Linked by Thom Holwerda on Fri 6th Nov 2009 23:41 UTC
Red Hat "As a major Linux vendor, one might expect that Red Hat's new Red Hat Enterprise Virtualization for Servers solution would be able to run on Linux servers. You'd be wrong. Not only is that not the case, but the Management Server piece of RHEV, which provides virtualization management capabilities, requires users to be running Microsoft's Windows Server. That's no typo: A Linux vendor is requiring its users to run one of its key new products on the rival, closed source Windows operating system. According to Red Hat, the plan is to have a Linux version ready by some point in 2010. But in the meantime, Red Hat customers who want to run the virtualization manager must purchase or already own a Windows server."
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Did I understnad correctly?
by sukru on Sat 7th Nov 2009 01:41 UTC
sukru
Member since:
2006-11-19

So they bought a enterprise virtualization system, which has Windows 2003 based servers and WPF (.Net) based user interface. It currently requires both the server and management console to be run on Windows machines.

And instead of benefiting from existing mono infrastructure, they'll rewrite the whole system in another language (probably Java).

The only conclusion I can come up with is that RedHat really despises mono.

Reply Score: 1

RE: Did I understnad correctly?
by ndrw on Sat 7th Nov 2009 09:28 in reply to "Did I understnad correctly?"
ndrw Member since:
2009-06-30

Certainly the fact that Mono is sponsored and controlled by their competitor doesn't help, neither does the unclear legal status.

But all the politics aside, I fail to see how using Mono instead of Java would help them porting the whole thing faster. In either case they have to rewrite it from scratch, perhaps tweaking parts of the design along the way. And with all the Java know-how RedHat has, and maturity of Java itself, I'm not surprised seeing they chose it instead of Mono.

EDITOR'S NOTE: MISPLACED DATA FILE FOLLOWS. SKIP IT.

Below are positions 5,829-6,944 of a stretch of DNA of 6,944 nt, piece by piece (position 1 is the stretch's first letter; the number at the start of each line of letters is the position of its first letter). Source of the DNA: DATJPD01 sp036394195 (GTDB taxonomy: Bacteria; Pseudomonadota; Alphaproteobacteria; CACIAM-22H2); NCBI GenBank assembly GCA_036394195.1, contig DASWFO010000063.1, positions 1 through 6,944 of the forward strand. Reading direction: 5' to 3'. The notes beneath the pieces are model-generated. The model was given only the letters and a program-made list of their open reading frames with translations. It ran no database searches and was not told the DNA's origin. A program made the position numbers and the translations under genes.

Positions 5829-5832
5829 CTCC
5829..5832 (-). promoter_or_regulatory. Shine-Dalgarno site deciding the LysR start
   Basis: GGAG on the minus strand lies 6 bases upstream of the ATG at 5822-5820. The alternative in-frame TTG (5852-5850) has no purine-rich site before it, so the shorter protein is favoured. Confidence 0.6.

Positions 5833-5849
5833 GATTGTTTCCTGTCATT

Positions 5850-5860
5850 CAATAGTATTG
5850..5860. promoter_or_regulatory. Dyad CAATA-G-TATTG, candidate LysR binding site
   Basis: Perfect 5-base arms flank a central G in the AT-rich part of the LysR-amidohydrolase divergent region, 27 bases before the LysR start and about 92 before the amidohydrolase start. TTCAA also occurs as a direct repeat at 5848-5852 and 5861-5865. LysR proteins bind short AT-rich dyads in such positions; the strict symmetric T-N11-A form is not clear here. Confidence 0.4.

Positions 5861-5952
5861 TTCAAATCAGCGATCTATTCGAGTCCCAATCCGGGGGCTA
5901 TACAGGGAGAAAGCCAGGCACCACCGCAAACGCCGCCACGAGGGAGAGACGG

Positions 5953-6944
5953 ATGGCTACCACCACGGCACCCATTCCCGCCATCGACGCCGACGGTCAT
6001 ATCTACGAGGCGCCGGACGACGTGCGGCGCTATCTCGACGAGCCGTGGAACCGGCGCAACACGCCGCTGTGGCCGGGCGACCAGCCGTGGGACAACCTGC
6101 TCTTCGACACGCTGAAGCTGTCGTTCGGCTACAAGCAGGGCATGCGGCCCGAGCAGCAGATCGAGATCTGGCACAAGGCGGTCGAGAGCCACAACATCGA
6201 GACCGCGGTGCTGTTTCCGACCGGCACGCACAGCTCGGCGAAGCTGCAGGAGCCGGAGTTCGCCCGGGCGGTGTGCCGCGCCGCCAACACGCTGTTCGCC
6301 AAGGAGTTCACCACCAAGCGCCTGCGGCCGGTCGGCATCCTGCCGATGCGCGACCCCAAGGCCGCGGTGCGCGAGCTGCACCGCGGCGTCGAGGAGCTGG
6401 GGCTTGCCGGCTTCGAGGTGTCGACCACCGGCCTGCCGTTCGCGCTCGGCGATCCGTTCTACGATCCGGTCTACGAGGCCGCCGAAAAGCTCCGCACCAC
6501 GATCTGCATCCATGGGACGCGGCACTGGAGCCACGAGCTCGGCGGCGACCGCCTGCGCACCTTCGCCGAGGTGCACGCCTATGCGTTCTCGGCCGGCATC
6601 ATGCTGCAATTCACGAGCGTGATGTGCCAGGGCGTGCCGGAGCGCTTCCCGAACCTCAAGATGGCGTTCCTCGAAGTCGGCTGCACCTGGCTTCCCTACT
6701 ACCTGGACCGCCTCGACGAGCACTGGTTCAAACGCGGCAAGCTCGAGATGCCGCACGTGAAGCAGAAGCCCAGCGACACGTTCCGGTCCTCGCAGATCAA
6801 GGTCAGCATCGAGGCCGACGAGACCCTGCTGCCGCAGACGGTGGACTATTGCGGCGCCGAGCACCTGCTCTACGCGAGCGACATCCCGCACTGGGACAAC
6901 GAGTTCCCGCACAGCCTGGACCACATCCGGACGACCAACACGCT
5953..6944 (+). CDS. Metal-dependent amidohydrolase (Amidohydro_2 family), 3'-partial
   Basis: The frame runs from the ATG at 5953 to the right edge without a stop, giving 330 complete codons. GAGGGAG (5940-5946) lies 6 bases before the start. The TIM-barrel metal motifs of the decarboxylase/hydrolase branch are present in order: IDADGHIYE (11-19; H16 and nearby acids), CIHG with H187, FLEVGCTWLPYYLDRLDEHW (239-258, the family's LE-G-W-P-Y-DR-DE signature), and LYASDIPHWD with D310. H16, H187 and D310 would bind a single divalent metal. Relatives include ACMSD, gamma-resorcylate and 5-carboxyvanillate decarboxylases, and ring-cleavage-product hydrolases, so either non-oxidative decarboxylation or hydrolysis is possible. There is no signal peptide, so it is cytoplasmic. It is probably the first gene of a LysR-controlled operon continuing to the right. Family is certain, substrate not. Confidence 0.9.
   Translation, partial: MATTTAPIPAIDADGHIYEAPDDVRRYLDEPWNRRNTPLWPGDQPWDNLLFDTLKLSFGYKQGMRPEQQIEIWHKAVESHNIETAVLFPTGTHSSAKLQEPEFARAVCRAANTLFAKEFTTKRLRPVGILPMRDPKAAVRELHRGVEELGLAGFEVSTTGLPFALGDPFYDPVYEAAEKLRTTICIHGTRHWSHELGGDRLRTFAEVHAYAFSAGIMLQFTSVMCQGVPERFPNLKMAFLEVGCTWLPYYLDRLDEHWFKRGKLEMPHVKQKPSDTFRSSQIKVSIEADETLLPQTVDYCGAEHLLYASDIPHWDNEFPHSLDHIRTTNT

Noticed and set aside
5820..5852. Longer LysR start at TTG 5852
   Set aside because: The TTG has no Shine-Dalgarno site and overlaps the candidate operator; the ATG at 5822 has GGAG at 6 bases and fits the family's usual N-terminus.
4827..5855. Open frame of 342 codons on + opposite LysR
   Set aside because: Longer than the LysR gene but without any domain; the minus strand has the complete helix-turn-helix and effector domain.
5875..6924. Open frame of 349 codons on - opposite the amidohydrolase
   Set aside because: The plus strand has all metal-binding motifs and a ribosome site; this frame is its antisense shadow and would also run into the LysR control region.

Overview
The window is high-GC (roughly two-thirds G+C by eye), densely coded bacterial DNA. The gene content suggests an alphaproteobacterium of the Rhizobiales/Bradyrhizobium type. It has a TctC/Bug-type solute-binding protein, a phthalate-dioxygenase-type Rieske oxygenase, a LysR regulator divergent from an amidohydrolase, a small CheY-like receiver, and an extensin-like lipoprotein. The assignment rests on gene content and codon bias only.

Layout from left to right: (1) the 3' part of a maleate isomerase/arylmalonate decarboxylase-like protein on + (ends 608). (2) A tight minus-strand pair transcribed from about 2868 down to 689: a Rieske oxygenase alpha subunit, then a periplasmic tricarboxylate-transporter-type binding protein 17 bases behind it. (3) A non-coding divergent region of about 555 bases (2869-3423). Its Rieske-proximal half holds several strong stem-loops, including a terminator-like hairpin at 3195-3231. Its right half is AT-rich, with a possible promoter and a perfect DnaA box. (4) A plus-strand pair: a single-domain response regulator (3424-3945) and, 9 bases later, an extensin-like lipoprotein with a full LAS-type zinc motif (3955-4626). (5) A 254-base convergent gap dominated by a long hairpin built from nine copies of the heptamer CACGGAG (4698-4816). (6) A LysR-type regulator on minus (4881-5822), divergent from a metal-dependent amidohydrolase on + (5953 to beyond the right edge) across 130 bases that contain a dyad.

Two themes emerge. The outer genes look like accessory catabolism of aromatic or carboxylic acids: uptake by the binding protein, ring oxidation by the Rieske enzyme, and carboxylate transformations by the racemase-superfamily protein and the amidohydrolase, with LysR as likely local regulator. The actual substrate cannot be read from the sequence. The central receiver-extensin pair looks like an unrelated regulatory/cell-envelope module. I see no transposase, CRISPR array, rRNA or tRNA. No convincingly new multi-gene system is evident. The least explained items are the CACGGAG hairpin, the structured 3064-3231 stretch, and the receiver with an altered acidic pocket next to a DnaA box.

Reply Parent Score: 2

ebasconp Member since:
2006-05-09

Certainly the fact that Mono is sponsored and controlled by their competitor doesn't help, neither does the unclear legal status.


I think depending on an open source platform sponsored by a competitor like Novell is better than using a closed platform sponsor like MS.

Anyway, Mono has a very legal status; Microsoft published a "Community promise" (http://www.microsoft.com/interop/cp/default.mspx) when they say you are sure developing any implementation of several technologies, including C# and their base libraries; in other hand, Mono has developed a nice ecosystem with their own classes useful to develop new things from that with no danger of being sued.

Reply Parent Score: 2

sukru Member since:
2006-11-19

My impression was a significant portion of the code was already written in C#, making porting almost trivial (Novell provides tools to automate Windows -> Linux .Net migration).

There might also be C# -> Java source code converters, too. But I don't think it will be as efficient as using the same language / libraries across platforms.

Reply Parent Score: 2